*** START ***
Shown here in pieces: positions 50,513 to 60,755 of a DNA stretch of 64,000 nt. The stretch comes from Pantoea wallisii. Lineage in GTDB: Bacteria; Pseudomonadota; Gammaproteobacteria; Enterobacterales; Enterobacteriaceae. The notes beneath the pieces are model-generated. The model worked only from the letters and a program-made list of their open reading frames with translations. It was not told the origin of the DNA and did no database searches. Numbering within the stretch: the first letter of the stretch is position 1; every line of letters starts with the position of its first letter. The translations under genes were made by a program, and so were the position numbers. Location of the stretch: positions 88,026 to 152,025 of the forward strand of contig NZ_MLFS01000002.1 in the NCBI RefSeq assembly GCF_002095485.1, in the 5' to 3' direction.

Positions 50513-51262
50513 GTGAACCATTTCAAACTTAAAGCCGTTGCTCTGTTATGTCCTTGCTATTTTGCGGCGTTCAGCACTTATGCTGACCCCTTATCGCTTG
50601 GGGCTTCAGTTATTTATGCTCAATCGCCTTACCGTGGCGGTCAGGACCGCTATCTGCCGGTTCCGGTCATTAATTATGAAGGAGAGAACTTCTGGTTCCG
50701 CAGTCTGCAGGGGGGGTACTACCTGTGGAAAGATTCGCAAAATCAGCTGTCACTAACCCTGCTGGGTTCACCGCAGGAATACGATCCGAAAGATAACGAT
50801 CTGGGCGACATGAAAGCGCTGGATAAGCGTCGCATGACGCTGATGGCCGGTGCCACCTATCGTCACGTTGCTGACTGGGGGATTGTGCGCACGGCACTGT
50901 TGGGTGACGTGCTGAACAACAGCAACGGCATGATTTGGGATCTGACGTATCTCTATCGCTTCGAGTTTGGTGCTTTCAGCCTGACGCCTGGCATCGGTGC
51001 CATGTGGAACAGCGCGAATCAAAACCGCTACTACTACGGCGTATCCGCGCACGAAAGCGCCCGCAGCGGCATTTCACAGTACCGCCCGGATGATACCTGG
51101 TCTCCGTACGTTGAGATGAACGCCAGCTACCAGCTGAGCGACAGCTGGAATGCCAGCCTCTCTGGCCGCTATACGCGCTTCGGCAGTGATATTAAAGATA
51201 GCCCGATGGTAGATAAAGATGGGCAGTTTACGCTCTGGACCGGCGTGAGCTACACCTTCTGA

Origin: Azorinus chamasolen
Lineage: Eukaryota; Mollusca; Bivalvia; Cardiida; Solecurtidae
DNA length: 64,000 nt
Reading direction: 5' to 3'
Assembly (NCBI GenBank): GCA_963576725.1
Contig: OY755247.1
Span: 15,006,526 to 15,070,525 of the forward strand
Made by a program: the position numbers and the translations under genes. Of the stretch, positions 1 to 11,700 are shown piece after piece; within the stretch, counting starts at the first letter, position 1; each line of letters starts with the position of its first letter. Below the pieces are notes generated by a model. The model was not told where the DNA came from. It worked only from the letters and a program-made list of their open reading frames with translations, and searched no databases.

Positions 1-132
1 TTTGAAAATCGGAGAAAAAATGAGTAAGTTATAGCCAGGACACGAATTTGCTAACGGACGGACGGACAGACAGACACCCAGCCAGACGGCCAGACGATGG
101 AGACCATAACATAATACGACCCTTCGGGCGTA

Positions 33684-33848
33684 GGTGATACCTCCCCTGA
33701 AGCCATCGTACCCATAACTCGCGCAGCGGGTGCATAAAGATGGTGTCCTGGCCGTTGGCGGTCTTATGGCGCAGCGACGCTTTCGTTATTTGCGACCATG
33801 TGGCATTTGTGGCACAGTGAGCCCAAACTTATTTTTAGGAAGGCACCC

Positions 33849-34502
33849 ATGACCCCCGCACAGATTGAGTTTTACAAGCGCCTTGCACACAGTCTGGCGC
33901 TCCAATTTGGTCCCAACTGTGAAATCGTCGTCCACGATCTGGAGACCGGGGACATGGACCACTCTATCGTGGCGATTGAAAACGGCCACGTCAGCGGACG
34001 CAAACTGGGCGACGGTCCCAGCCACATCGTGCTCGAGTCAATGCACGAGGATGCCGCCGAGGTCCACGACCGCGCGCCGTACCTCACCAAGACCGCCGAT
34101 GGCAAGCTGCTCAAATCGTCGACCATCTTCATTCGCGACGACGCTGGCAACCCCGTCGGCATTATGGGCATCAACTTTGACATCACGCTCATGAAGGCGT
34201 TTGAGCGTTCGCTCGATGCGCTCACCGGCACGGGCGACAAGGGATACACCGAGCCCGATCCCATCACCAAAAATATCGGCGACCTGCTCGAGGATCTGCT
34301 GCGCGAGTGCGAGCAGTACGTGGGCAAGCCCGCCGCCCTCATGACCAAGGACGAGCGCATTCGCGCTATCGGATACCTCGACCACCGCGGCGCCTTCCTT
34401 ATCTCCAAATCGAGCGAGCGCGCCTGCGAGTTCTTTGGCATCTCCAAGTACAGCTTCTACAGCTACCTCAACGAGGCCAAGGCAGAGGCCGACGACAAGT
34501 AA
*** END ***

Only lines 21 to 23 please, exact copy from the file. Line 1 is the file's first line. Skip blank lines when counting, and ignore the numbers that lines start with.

101 AGACCATAACATAATACGACCCTTCGGGCGTA

Positions 33684-33848
33684 GGTGATACCTCCCCTGA